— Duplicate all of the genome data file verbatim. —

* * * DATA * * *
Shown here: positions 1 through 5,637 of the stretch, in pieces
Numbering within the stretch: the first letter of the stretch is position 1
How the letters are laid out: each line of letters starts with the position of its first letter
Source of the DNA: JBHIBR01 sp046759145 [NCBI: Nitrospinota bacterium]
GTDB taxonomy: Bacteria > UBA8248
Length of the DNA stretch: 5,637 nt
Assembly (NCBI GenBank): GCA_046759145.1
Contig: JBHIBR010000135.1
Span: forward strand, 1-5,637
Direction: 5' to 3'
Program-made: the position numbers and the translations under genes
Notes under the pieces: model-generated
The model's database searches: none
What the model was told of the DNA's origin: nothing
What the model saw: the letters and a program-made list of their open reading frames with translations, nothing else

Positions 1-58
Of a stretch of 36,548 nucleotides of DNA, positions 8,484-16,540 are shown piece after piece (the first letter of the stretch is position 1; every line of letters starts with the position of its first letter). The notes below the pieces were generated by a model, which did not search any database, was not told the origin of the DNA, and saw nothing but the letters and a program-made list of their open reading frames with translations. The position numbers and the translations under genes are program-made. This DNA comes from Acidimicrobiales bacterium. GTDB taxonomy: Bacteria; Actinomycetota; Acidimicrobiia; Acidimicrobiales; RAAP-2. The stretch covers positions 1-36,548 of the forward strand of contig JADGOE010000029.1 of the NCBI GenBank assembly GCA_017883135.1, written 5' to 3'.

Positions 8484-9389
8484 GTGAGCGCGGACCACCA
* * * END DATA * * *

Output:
Shown here: positions 1 through 5,637 of the stretch, in pieces
Numbering within the stretch: the first letter of the stretch is position 1
How the letters are laid out: each line of letters starts with the position of its first letter
Source of the DNA: JBHIBR01 sp046759145 [NCBI: Nitrospinota bacterium]
GTDB taxonomy: Bacteria > UBA8248
Length of the DNA stretch: 5,637 nt
Assembly (NCBI GenBank): GCA_046759145.1
Contig: JBHIBR010000135.1
Span: forward strand, 1-5,637
Direction: 5' to 3'
Program-made: the position numbers and the translations under genes
Notes under the pieces: model-generated
The model's database searches: none
What the model was told of the DNA's origin: nothing
What the model saw: the letters and a program-made list of their open reading frames with translations, nothing else

Positions 1-58
Of a stretch of 36,548 nucleotides of DNA, positions 8,484-16,540 are shown piece after piece (the first letter of the stretch is position 1; every line of letters starts with the position of its first letter). The notes below the pieces were generated by a model, which did not search any database, was not told the origin of the DNA, and saw nothing but the letters and a program-made list of their open reading frames with translations. The position numbers and the translations under genes are program-made. This DNA comes from Acidimicrobiales bacterium. GTDB taxonomy: Bacteria; Actinomycetota; Acidimicrobiia; Acidimicrobiales; RAAP-2. The stretch covers positions 1-36,548 of the forward strand of contig JADGOE010000029.1 of the NCBI GenBank assembly GCA_017883135.1, written 5' to 3'.

Positions 8484-9389
8484 GTGAGCGCGGACCACCA